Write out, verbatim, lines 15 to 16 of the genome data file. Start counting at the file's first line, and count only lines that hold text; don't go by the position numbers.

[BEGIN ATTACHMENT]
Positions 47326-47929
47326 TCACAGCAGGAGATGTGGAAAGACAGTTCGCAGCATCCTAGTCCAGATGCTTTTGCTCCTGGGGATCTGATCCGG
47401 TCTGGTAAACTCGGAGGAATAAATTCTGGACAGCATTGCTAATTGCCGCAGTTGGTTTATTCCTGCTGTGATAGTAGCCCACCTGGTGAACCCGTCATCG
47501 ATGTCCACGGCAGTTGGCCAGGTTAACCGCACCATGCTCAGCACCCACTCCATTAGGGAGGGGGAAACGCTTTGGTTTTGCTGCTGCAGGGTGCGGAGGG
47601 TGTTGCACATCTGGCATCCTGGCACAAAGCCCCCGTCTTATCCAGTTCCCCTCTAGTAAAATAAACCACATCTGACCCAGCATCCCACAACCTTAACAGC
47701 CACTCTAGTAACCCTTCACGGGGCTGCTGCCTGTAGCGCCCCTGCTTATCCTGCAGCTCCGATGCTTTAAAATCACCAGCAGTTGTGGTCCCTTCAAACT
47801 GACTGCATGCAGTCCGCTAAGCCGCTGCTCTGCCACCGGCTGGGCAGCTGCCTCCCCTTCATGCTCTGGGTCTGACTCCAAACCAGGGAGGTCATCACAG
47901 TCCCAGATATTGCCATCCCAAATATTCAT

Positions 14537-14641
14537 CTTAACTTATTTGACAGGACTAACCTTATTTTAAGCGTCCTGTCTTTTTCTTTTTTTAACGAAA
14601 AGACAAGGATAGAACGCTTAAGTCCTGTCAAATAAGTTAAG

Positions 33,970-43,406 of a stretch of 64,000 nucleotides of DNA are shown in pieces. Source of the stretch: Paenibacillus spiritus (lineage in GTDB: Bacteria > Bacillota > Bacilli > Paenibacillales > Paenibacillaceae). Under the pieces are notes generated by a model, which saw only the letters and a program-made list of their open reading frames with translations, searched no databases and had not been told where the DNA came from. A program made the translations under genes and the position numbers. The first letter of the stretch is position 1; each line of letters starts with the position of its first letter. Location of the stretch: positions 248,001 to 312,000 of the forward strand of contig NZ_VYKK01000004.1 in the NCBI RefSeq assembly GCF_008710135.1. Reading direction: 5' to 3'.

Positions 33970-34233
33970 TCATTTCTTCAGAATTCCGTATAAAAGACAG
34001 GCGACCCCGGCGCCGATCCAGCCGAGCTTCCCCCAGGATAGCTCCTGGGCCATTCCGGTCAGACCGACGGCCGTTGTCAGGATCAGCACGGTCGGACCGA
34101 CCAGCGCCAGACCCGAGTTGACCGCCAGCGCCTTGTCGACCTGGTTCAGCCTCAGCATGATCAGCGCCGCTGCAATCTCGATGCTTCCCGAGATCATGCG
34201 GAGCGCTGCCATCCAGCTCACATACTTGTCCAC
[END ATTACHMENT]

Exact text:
34001 GCGACCCCGGCGCCGATCCAGCCGAGCTTCCCCCAGGATAGCTCCTGGGCCATTCCGGTCAGACCGACGGCCGTTGTCAGGATCAGCACGGTCGGACCGA
34101 CCAGCGCCAGACCCGAGTTGACCGCCAGCGCCTTGTCGACCTGGTTCAGCCTCAGCATGATCAGCGCCGCTGCAATCTCGATGCTTCCCGAGATCATGCG